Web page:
WASHINGTON, March 19 (Xinhua) -- Both China and the United States have recently completed leadership transitions, offering new hope for the two powers to build a new type of cooperative relationship that defies the zero-sum theory.
In a phone conversation on March 14, newly elected Chinese President Xi Jinping and his U.S. counterpart Barack Obama acknowledged that the two countries are facing a new historical opportunity for charting the future course of their bilateral relationship.
Both leaders promised to continue dialogues and exchanges, boost mutual trust, and enhance cooperation in a bid to achieve the goal of building a new type of big-power relationship that features coordination and cooperation instead of rivalry and confrontation.
OPENING UP NEW OPPORTUNITIES
In an Asia-Pacific policy speech made in New York last week, Thomas Donilon, Obama's top security advisor, noted that "China's leadership transition and the presidential re-election mark a new phase in U.S.-China relations with new opportunities."
Indeed, after nearly four decades of steady development, albeit not free from disturbances and setbacks, the China-U.S. relationship has gained plenty of achievements for its elevation to a higher level.
"So there's a window here that could open for improvement in relations, but windows have a way of closing quickly unless you try to go through them," said Jonathan Pollack, director of the John Thornton China Center at the Brookings Institute, a Washington-based think tank.
A solid foundation has been laid out for the construction of a new type of China-U.S. relationship. The bond between the U.S. and China has never been closer in terms of trade and economic exchanges. That's as the two countries are now mutually second largest trading partners with the annual trade volume reaching nearly 500 billion U.S. dollars in 2012.
Washington and Beijing have institutionalized high-level contacts and dialogues through regular summit meetings and talks such as the annual China-U.S. Strategic and Economic Dialogue. People-to-people and cultural exchanges have reached an unprecedented level while military exchanges and dialogues have also normalized.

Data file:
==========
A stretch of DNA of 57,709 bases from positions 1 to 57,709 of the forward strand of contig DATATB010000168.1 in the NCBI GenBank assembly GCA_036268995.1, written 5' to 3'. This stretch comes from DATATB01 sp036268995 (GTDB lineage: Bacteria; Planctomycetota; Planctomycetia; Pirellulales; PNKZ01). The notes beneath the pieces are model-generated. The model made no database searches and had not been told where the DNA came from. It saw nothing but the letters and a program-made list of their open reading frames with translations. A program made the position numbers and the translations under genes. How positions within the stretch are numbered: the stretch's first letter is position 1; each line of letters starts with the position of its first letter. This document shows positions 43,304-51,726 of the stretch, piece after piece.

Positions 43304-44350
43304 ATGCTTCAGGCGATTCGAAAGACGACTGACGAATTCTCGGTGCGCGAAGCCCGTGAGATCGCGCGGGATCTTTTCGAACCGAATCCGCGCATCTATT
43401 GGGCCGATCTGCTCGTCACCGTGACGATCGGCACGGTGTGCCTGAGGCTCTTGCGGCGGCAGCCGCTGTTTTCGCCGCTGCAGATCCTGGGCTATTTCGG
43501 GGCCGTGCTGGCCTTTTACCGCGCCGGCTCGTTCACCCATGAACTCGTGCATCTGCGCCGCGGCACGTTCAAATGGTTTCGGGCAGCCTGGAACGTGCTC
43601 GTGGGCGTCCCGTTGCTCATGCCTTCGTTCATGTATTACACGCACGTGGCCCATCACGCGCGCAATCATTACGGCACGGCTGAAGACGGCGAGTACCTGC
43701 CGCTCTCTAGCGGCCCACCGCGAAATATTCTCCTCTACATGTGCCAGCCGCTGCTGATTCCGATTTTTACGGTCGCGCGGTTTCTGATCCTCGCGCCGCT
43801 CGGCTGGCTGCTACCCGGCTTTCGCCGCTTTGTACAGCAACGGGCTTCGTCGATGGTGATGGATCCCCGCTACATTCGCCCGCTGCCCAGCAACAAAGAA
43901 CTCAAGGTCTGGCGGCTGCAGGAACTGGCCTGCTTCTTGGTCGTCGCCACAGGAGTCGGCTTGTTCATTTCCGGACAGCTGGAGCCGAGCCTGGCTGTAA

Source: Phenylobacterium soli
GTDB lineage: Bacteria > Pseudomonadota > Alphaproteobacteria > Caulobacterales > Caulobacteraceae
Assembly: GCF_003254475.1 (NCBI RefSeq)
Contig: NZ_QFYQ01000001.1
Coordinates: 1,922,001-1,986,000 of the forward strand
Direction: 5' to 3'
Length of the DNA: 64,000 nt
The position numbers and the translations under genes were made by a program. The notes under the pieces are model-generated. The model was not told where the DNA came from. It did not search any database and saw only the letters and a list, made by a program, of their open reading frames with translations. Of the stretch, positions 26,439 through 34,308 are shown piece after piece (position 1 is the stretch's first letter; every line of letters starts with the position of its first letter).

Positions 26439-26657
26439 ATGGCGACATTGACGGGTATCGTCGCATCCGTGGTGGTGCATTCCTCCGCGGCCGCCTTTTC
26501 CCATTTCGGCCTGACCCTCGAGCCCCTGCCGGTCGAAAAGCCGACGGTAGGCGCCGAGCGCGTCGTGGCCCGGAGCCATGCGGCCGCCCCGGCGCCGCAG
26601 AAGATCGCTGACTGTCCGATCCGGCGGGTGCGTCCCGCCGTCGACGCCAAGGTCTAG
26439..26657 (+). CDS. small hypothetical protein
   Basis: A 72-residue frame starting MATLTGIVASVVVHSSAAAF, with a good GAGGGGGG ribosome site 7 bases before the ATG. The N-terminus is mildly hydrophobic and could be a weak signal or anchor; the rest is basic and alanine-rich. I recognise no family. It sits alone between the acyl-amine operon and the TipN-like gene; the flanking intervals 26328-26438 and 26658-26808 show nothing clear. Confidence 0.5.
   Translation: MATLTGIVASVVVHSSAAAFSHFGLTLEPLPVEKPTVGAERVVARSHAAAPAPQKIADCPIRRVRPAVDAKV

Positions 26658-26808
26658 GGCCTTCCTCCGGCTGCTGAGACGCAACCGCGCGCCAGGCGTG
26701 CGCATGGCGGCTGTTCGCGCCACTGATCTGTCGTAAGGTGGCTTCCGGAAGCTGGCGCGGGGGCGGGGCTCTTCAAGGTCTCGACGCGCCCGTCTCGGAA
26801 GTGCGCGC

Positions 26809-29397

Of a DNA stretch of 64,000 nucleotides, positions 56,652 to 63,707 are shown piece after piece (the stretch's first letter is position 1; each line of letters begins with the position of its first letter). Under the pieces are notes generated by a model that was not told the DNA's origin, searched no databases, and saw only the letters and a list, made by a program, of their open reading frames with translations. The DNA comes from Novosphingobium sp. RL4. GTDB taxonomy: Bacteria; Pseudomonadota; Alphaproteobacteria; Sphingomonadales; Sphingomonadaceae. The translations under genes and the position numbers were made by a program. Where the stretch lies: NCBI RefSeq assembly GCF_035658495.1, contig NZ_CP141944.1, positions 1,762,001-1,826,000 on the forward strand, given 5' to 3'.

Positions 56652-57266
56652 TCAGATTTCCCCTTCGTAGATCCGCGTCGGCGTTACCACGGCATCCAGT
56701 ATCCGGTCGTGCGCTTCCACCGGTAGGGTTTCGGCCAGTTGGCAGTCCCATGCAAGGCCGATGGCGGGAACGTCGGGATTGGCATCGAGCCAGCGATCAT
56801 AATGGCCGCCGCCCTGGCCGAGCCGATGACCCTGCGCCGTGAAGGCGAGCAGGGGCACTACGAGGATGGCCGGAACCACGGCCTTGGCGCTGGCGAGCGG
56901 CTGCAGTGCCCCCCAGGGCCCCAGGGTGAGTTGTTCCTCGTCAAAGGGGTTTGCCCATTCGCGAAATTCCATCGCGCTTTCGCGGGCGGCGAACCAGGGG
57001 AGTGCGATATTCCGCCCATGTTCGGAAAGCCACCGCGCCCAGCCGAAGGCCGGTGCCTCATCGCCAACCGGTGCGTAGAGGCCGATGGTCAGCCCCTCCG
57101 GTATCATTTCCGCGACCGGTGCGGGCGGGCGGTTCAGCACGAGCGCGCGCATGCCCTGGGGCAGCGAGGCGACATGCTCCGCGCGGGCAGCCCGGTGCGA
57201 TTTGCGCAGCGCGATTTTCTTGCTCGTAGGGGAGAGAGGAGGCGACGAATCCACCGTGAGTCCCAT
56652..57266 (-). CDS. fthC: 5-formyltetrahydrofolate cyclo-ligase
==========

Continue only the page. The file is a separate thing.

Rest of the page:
In addition, China and the U.S. have been closely coordinating in dealing with top regional and global issues, including the nuclear crises involving the Korean Peninsula and Iran, counter-terrorism, energy, climate change, food security, disease control and global financial crisis.
Most importantly, both Chinese and the U.S. leaderships have endorsed the concept of building a new type of relationship that will defy the so-called zero-sum theory that says an emerging power is destined to conflict with the existing one.
Xi, during his visit to the United States as vice president last year, expressed firm support for the idea and proposed a five-point guideline for how to build a new type of big-power relationship.
The guideline includes strengthening mutual dialogues and communications, expanding pragmatic cooperation, boosting mutual strategic trust, increasing people-to-people exchanges and joining hands in dealing with challenges worldwide.
The Obama administration has also responded actively to the proposal.
"We do not want our relationship to become defined by rivalry and confrontation," Donilon said in his New York speech, adding that he rejects the theory of zero-sum game in dealing with relations with China.
Bonnie Glaser, a senior fellow at the Center for Strategic and International Studies, said the two leaders' recognition for the importance of maintaining good bilateral ties "bodes well for the relationship going forward."
"The trend over the past decade has been toward increased engagement across the board. I expect it will continue," she told Xinhua.
In a positive sign, top U.S. political and military officials, including Treasury Secretary Jacob Lew, Secretary of State John Kerry, and Chairman of Joint Chiefs of Staff Martin Dempsey, are already queuing up for visits to China in the near future with an aim to continue the high-level dialogues and cooperation in various spheres.
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